Where Do Cow Patties Go When It Rains?

Students create a rainstorm over a model suburban town. Photo courtesy of SCARCE

Students create a rainstorm over a model suburban town. Photo courtesy of SCARCE

In this day and age, nearly every level of society is in need of greater awareness about the common resources that sustain us, however sustainability education in schools has gotten special attention because it is a concrete place to start. Want to spread awareness about something? Put it in the curriculum. In Illinois, there are some basic environmental science education requirements that relate to sustainability. For example, students in middle school must know the difference between a renewable and non-renewable resource and be able to name examples of each.

I know this from my days of working for SCARCE – an organization based in DuPage County, IL – that gives environmental presentations to schools all over the county.  While kids always got a kick out of our recycling displays and energy bike, teachers especially appreciated the fact that we aligned our presentations with the state education standards.

One of our coolest interactive activities was the Watershed Model (pictured) – a plastic model of a typical Illinois suburban town. We used this to teach on the state-required topics of pollution and water resources. Piece by piece the students fill the town with buildings and activities: schools, homes, farm animals, pets, cars, a factory, and a water treatment plant. Near each item some “pollution” is placed: chocolate sprinkles are cow patties and dog droppings, kool-aid powder is sewage, soy sauce is oil on the roads, and oatmeal is litter in the park. Once the town is filled properly with life and pollution, students create a mini rainstorm by spraying water on the plastic model. As the water flows down plastic slopes into the town’s streams, the central lake’s color turns from crystal clear to a cloudy brown. Gross!

The Watershed Model workshop is one of SCARCE’s most engaging classroom activities and it’s not just reserved for the kids.  Plenty of adult groups go through the exercise as well and many have never considered the impact of their dog’s poop washing into rivers or their local water treatment plant overflowing.  But when SCARCE presents to adult groups, the Q & A sessions inevitably turn to a different kind of pollution issue: global warming.

Teaching climate change with the watershed model would actually be a lot of fun. You could put a big plastic bag over the town and have students breath into holes in the bag creating “carbon dioxide emissions.”  Some kids could represent normal carbon cycle emissions and others would be coal plants or livestock. You could make the whole exercise into a skit: fossil fuels vs. trees! But I never acted on these ideas as it was SCARCE’s policy not to bring up climate change during our presentations as it held too much political baggage. If it did come up in Q&A we would often give a generic response about carbon emissions being a pollution problem just like any other.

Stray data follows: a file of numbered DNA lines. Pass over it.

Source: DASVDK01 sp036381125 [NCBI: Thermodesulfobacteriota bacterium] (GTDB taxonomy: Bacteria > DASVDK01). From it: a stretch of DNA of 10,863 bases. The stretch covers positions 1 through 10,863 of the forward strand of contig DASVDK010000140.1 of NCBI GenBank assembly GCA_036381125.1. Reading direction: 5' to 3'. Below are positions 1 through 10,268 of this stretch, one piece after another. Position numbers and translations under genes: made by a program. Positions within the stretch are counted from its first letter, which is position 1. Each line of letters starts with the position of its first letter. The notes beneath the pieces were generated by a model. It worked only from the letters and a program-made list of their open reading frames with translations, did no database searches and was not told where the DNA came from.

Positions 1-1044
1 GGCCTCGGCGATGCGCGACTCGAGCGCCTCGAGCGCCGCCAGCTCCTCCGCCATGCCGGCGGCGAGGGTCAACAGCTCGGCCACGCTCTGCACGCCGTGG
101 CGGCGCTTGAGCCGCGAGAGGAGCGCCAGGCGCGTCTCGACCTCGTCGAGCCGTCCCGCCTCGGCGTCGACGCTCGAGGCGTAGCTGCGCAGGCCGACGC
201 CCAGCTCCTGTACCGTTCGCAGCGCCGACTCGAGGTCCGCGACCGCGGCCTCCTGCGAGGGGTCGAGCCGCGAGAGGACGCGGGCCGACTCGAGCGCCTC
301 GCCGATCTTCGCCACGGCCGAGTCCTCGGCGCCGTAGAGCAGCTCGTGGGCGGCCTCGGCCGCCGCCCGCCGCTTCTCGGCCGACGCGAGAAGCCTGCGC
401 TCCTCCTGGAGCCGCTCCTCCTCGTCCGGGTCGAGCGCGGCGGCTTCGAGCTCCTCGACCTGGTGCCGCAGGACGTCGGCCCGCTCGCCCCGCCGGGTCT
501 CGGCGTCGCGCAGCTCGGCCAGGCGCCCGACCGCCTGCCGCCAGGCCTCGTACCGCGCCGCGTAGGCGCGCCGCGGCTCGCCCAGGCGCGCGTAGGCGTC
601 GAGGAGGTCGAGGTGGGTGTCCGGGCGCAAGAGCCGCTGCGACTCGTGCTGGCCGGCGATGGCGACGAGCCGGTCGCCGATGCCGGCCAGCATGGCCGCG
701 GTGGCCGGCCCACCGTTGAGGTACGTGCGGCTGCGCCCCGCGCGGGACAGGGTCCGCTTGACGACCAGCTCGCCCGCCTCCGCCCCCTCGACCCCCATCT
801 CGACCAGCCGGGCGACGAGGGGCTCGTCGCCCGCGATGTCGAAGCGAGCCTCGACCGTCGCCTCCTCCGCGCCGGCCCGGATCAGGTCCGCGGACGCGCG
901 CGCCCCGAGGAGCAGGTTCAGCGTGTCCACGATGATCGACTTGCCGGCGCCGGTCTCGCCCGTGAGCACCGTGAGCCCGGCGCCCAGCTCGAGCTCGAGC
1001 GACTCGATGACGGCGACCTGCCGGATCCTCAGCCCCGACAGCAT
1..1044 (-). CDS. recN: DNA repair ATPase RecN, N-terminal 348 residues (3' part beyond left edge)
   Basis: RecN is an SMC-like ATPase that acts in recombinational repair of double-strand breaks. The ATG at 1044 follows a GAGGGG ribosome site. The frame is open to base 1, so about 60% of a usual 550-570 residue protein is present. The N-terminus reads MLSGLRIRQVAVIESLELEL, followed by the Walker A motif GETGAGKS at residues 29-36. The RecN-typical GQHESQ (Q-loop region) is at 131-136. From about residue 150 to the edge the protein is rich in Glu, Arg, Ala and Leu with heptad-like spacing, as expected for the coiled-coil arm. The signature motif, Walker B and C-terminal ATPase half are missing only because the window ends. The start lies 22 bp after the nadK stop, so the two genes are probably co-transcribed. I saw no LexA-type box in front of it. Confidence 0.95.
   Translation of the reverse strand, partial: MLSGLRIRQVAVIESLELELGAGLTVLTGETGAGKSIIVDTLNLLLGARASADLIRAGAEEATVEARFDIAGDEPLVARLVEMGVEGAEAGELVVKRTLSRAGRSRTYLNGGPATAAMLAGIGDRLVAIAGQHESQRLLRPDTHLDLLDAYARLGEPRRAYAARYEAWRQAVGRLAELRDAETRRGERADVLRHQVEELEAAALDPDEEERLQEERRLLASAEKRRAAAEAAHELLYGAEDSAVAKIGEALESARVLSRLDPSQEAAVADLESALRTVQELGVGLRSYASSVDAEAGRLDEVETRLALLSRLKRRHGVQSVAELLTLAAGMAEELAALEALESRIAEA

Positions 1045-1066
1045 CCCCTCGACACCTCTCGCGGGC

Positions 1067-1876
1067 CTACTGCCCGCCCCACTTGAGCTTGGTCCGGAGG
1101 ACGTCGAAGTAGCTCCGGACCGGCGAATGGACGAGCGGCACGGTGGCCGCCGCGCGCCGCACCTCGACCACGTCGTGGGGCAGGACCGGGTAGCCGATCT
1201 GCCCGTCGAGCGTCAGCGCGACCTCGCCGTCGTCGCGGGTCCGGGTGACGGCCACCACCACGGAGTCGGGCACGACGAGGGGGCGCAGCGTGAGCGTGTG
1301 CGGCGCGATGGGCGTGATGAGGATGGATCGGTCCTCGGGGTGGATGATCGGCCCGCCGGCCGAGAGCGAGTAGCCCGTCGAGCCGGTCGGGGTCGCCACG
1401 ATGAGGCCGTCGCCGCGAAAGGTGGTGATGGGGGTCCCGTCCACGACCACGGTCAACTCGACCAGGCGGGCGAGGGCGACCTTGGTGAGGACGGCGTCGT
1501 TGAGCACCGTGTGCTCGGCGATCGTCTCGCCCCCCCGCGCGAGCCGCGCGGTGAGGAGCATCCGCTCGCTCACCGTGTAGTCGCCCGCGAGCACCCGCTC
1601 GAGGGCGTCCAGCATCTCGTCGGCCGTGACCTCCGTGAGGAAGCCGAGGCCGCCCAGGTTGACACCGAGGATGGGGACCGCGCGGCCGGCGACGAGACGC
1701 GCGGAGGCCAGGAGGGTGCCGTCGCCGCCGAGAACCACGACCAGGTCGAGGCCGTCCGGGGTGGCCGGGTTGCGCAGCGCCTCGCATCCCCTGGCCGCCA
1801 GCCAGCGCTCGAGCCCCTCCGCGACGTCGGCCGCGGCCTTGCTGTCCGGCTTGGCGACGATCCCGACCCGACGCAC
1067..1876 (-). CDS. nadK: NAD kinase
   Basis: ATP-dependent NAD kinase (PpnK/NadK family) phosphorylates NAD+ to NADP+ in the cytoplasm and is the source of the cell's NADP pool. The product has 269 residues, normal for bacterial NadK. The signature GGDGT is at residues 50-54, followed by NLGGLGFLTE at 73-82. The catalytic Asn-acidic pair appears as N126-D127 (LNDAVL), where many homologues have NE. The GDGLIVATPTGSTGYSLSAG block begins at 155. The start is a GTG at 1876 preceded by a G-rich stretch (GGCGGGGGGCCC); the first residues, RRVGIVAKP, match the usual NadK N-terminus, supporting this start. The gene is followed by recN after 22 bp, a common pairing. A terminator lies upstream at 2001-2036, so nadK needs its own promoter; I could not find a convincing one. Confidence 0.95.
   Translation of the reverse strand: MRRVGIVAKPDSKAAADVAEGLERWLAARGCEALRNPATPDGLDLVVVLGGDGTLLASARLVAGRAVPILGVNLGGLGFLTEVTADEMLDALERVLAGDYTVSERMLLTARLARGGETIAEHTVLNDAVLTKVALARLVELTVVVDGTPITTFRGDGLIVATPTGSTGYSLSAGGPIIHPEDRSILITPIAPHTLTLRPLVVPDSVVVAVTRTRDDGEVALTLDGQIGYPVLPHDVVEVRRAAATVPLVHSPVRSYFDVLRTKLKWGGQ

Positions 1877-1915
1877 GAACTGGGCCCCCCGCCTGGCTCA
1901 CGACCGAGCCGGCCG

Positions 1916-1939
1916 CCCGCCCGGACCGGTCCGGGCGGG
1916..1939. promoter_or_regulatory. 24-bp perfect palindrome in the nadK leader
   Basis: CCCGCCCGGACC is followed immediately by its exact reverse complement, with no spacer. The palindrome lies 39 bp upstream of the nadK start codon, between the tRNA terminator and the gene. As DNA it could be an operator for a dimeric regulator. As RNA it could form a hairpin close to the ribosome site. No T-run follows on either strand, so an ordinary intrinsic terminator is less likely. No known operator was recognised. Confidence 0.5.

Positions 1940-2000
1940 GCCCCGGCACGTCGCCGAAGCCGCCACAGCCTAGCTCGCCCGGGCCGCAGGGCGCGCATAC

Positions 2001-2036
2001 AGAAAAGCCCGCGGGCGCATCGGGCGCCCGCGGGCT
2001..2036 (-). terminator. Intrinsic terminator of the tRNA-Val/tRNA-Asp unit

Since working at SCARCE I’ve been keenly aware of how various environmental groups – especially those traditionally focused on non-climate topics – speak about climate change. In a year when climate issues have grabbed nearly all of the public’s attention on the environment, all groups have had to give the topic some thought.

For Eco-Coach, an environmental awareness group that targets homes and businesses, climate change is a part of every presentation. Cindy Olson, one of the eco-coaches, says climate change education is a must, especially for businesses. “Climate change is a risk to our clients depending on their sector and specific regulatory climate. And if we did not consider the possible impacts we would not be doing our job,” she says. While SCARCE steers away from climate change because of politics, Eco-Coach simply rejects the politics. Cindy states firmly, “climate change is not political; it is a large risk to doing business now and in the future.”

Both groups have tailored their response to the worldwide buzz about climate to their specific audiences and mission, but ultimately climate change isn’t something that can simply be inserted or left out of a presentation or curriculum.  It is a single environmental problem that will be most effectively addressed by a change in mindset – namely a more inherent awareness of how every action affects the air, water, and soil. And that’ll take an intentional redirecting of cultural norms across institutions. Teachers changing curricula, eco-coaches changing business practices, ministers spreading green messages to their communities, marketers selling low-consumption lifestyles, and so on. The key will be empowering these individuals in their professional capacities to do this.

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